Anyone who has been in a committed, long-term relationship will know how easy it is to get stuck.
Experts say once the mystery and newness vanishes, and our partner becomes familiar, it is common for the attraction to dip.
But how do you know if it’s just a case of rekindling the romance, or if the relationship is truly dead and buried?
Now, a top relationships expert and professor of counselling has revealed the three signs that your partnership may not be salvagable.
Experts say one the mystery of a romantic interest fades, it is natural to feel less excited about them – but there are ways to tell if the relationship is work fixing
The first red flag is if you live with your partner, but find yourself subsconsciously delaying going home to them.
‘It’s a dread sometimes about being around that person or anxiety about how they’re going to react,’ Suzanne Degges-White, a licensed counselor and professor at Northern Illinois University, told Business Insider.
She added that it is common, in this situation, to find excuses to avoid going home, like working late or going out with friends.
The second bad sign is if you don’t feel the need or want to text the person back.
This isn’t a case of getting distracted, Professor Degges-White says, but a ‘can’t be bothered’ attitude to replying.
Doing this is an example of what she calls ‘self-protection, avoidance behaviors’ – often used frequently by people in unhappy relationships.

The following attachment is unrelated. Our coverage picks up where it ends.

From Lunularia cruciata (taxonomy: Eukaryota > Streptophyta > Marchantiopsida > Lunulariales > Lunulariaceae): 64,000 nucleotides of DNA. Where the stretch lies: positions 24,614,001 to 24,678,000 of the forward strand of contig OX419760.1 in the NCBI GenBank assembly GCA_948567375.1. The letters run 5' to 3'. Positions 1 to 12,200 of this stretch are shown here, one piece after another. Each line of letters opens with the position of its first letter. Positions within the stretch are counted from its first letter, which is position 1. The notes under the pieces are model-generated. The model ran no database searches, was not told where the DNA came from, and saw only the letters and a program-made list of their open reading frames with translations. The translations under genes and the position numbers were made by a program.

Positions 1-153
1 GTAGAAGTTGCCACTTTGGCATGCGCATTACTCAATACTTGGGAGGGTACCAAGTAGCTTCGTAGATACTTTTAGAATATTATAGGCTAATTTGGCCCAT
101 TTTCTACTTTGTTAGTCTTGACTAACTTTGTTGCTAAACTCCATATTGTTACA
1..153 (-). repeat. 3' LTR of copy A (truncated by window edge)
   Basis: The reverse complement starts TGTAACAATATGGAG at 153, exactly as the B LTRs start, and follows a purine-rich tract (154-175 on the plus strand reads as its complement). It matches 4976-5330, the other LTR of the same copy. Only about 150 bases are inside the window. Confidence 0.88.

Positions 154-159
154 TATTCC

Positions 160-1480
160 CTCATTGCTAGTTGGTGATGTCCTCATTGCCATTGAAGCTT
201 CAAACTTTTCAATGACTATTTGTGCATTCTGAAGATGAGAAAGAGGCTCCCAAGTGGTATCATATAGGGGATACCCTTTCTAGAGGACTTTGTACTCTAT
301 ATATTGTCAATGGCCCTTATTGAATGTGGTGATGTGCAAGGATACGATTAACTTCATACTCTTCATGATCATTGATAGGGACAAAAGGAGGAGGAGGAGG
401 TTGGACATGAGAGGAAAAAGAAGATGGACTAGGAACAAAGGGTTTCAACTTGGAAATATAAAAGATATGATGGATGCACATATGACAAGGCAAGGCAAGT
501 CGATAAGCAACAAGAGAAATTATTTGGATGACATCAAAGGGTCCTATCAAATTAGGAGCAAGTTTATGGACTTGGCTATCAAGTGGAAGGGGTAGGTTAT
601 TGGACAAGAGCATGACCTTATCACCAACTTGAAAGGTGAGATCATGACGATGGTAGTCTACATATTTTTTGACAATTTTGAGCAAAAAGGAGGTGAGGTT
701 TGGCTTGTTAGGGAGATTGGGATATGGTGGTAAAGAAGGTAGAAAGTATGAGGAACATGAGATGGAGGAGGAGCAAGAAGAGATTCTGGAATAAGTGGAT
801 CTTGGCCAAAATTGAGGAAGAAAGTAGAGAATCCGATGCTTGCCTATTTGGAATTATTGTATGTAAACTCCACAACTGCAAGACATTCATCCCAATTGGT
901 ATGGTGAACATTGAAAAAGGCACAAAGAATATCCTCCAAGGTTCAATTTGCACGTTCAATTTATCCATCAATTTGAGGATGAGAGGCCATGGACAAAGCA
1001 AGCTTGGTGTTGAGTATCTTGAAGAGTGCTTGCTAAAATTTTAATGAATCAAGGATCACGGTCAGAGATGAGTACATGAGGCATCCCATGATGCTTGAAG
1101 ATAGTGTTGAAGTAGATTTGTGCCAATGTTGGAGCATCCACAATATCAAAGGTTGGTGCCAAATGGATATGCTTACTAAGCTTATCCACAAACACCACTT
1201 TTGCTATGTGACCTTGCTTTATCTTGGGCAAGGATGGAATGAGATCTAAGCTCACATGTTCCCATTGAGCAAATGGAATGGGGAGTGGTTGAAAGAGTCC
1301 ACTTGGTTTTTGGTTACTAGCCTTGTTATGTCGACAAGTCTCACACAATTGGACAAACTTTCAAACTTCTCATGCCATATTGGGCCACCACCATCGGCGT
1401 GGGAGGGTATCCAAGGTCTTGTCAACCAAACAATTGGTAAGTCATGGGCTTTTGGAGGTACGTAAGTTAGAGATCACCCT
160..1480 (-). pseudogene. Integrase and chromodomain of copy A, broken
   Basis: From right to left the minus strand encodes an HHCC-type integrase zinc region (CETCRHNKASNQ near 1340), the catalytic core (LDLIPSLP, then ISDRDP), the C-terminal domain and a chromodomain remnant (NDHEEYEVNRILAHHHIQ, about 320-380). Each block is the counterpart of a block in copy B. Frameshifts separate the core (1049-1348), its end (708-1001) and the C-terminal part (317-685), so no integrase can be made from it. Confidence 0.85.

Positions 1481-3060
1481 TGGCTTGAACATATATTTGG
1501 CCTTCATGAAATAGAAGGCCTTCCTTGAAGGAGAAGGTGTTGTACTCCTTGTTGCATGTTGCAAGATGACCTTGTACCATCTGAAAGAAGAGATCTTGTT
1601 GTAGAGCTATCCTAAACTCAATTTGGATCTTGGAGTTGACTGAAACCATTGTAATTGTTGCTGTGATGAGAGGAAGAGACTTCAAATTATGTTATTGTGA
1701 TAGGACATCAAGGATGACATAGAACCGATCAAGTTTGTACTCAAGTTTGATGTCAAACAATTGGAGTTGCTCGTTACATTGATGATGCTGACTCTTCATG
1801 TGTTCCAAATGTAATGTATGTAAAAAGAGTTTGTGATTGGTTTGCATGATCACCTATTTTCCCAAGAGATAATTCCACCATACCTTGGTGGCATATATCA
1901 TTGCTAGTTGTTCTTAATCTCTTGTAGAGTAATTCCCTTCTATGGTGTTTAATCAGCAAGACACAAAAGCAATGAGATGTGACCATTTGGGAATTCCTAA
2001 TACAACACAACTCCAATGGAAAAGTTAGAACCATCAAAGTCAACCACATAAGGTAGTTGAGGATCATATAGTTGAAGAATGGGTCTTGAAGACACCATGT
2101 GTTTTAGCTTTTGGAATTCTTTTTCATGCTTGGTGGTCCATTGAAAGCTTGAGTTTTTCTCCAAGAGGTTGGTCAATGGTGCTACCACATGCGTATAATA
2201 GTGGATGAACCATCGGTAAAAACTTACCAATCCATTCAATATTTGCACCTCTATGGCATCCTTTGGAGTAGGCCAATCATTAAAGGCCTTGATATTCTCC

One way to tell if your relationship is for keeps is if you have frequent thoughts of your future together – and feel excited about it
One of Hollywood’s prime examples of a unhappy relationship comes courtesy of Brick Pollitt (Paul Newman) and his tempestuous wife, Maggie (Elizabeth Taylor) in the 1958 movie, Cat On A Hot Tin Roof
Finally, consider how you feel about your future – and whether you’re focusing on positive prospects, or regrets.
Degges-White said that a telltale sign of a fulfilling relationship is a feeling of ‘ hopefulness’ about the future.
‘…your focus is on what’s coming next versus mistakes you’ve made.’
It means you often find yourself fantasizing about what’s next for your relationship, or how you might share the next chapter of life.
But if you are not truly happy, Degges-White says you develop a tendency to hone in on what you could have done, or how things could have been better.
In other words, you avoid thinking about your future life together because you’re genuinely not looking forward to it.
Ultimately, a truly happy relationship is characterized by ‘feelings of gratitude for the person you’re with’.
If you’re struggling to muster this up, it could be time to call it quits.